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PREFACE (About John Keats by Sidney Colvin)

To the name and work of Keats our best critics and scholars have in
recent years paid ever closer attention and warmer homage. But their
studies have for the most part been specialized and scattered, and there
does not yet exist any one book giving a full and connected account of
his life and poetry together in the light of our present knowledge and
with help of all the available material. Ever since it was my part, some
thirty years ago, to contribute the volume on Keats to the series of
short studies edited by Lord Morley, (the _English Men of Letters_
series), I have hoped one day to return to the subject and do my best to
supply this want. Once released from official duties, I began to prepare
for the task, and through the last soul-shaking years, being over age
for any effectual war-service, have found solace and occupation in
carrying it through.
The following pages, timed to appear in the hundredth year after the
publication of Keats’s first volume, are the result. I have sought in
them to combine two aims not always easy to be reconciled, those of
holding the interest of the general reader and at the same time of
satisfying, and perhaps on some points even informing, the special
student. I have tried to set forth consecutively and fully the history
of a life outwardly remarkable for nothing but its tragic brevity, but
inwardly as crowded with imaginative and emotional experience as any on
record, and moreover, owing to the open-heartedness of the man and to
the preservation and unreserved publication of his letters, lying bare
almost more than any other to our knowledge. Further, considering for
how much friendship counted in Keats’s life, I have tried to call up the
group of his friends about him in their human lineaments and relations,
so far as these can be recovered, more fully than has been attempted
before. I believe also that I have been able to trace more closely than
has yet been done some of the chief sources, both in literature and in
works of art, of his inspiration. I have endeavoured at the same time to
make felt the critical and poetical atmosphere, with its various and
strongly conflicting currents, amid which he lived, and to show how his
genius, almost ignored in its own day beyond the circle of his private
friends, was a focus in which many vital streams of poetic tendency from
the past centred and from which many radiated into the future. To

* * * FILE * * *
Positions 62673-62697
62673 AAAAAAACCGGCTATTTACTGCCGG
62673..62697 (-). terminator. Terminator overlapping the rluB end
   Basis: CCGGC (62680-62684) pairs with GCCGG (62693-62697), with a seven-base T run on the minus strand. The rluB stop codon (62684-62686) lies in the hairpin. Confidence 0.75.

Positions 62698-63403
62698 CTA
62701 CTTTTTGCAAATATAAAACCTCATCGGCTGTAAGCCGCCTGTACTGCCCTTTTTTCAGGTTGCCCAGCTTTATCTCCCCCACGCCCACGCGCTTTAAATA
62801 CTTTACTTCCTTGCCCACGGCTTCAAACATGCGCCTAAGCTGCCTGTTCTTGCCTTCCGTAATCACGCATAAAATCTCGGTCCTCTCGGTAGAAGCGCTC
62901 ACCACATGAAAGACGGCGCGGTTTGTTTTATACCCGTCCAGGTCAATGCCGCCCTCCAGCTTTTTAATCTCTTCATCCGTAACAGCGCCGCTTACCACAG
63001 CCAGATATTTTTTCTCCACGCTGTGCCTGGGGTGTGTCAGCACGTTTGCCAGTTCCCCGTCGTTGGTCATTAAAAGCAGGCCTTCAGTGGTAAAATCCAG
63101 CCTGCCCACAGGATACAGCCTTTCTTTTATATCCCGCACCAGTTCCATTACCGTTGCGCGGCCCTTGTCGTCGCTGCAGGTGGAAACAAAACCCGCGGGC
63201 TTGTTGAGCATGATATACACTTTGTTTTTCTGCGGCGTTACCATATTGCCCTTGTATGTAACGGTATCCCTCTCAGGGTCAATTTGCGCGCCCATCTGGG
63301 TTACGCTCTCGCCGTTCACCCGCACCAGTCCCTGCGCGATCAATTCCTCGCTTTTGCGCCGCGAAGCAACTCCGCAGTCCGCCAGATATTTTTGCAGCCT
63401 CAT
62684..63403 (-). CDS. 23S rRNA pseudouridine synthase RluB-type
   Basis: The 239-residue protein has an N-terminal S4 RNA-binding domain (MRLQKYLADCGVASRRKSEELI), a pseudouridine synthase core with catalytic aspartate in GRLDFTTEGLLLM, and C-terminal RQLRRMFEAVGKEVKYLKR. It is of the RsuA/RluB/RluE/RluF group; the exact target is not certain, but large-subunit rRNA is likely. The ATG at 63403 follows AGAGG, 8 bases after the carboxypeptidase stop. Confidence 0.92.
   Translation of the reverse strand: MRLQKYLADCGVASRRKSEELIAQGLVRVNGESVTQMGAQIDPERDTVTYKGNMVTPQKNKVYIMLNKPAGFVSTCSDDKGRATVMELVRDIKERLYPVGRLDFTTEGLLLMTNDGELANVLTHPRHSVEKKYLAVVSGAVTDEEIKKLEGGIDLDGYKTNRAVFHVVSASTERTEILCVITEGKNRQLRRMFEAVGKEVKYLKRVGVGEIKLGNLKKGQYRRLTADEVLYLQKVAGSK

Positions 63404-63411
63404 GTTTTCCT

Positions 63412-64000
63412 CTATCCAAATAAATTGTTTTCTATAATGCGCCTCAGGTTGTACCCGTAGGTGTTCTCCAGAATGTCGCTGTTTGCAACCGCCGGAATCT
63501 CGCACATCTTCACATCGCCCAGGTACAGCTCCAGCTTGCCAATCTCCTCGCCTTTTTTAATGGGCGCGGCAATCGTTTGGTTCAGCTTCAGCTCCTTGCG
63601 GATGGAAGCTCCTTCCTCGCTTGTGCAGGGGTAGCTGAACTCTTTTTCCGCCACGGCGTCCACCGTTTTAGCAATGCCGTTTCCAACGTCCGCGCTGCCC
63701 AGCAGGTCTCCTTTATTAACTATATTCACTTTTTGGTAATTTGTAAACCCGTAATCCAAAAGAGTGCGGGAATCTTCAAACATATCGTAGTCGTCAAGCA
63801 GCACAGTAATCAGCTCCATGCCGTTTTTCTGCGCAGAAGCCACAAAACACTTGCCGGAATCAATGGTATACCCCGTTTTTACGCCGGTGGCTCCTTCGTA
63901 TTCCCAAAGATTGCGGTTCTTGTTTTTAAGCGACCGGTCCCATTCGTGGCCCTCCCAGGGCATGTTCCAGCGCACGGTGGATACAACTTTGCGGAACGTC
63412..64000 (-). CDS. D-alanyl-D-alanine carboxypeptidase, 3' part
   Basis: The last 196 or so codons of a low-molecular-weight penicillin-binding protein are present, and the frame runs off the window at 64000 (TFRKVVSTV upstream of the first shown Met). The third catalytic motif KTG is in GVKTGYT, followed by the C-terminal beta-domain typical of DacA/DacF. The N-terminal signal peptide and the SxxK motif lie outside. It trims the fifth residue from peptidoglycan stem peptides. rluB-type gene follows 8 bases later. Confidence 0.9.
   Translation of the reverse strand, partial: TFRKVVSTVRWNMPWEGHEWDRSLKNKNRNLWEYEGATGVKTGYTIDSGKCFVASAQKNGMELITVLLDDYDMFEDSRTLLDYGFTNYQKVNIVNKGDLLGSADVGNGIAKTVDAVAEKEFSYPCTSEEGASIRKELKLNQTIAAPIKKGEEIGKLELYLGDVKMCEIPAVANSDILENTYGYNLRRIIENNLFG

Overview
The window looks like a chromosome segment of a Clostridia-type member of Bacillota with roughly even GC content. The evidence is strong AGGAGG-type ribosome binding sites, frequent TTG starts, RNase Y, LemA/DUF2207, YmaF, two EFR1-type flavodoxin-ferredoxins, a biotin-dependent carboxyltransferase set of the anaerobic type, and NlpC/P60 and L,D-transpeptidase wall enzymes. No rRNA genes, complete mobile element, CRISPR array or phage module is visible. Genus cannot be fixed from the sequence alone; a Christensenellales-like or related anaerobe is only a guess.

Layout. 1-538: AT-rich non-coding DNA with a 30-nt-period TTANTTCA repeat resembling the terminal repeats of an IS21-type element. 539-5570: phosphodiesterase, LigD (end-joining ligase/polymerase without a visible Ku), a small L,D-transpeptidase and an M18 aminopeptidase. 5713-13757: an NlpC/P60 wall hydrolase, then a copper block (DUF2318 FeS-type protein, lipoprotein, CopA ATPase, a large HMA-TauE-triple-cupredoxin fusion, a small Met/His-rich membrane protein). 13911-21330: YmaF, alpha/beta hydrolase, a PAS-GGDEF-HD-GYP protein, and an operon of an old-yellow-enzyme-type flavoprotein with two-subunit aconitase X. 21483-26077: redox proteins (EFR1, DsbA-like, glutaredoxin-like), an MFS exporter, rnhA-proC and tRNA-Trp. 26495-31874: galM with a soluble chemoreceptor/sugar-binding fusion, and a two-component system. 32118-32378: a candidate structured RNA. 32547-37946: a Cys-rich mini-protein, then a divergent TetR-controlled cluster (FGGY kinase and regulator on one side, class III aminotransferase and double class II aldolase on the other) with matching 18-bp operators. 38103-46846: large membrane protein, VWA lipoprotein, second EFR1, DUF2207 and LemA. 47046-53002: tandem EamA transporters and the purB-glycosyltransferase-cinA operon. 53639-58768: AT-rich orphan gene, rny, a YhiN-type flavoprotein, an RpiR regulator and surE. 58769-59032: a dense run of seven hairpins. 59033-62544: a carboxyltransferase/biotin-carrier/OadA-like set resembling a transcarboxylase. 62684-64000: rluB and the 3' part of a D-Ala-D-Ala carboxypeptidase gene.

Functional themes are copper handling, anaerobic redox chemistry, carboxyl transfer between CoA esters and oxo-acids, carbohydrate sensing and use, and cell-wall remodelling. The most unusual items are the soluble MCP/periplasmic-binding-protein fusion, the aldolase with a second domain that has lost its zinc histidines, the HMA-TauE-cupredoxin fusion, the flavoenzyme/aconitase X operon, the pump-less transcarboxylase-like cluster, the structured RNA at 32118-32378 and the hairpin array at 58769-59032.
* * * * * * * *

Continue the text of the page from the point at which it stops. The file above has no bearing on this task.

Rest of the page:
illustrate this last point it has been necessary, by way of epilogue, to
sketch, however briefly, the story of his posthumous fame, his after
life in the minds and hearts of English writers and readers until
to-day. By English I mean all those whose mother language is English. To
follow the extension of Keats’s fame to the Continent is outside my aim.
He has not yet, by means of translation and comment in foreign
languages, become in any full sense a world-poet. But during the last
thirty years the process has begun, and there would be a good deal to
say, did my scheme admit it, of work upon Keats done abroad, especially
in France, where our literature has during the last generation been
studied with such admirable intelligence and care.
In an attempt of this scope, I have necessarily had to repeat matters of
common knowledge and to say again things that others have said well and
sufficiently already. But working from materials hitherto in part
untouched, and taking notice of such new lights as have appeared while
my task was in progress, I have drawn from them some conclusions, both
biographical and critical, which I believe to be my own and which I hope
may stand. I have not shrunk from quoting in full poems and portions of
poems which everybody knows, in cases where I wanted the reader to have
their text not merely in memory but actually before him, for re-studying
with a fresh comment or in some new connexion. I have also quoted very
largely from the poet’s letters, even now not nearly as much read as
things so full of genius should be, both in order that some of his story
may be told in his own words and for the sake of that part of his
mind–a great and most interesting part–which is expressed in them but
has not found its way into his poems. It must be added that when I found
things in my former small book which I did not see my way to better and
which seemed to fit into the expanded scale of this one, I have not
hesitated sometimes to incorporate them–to the amount perhaps of forty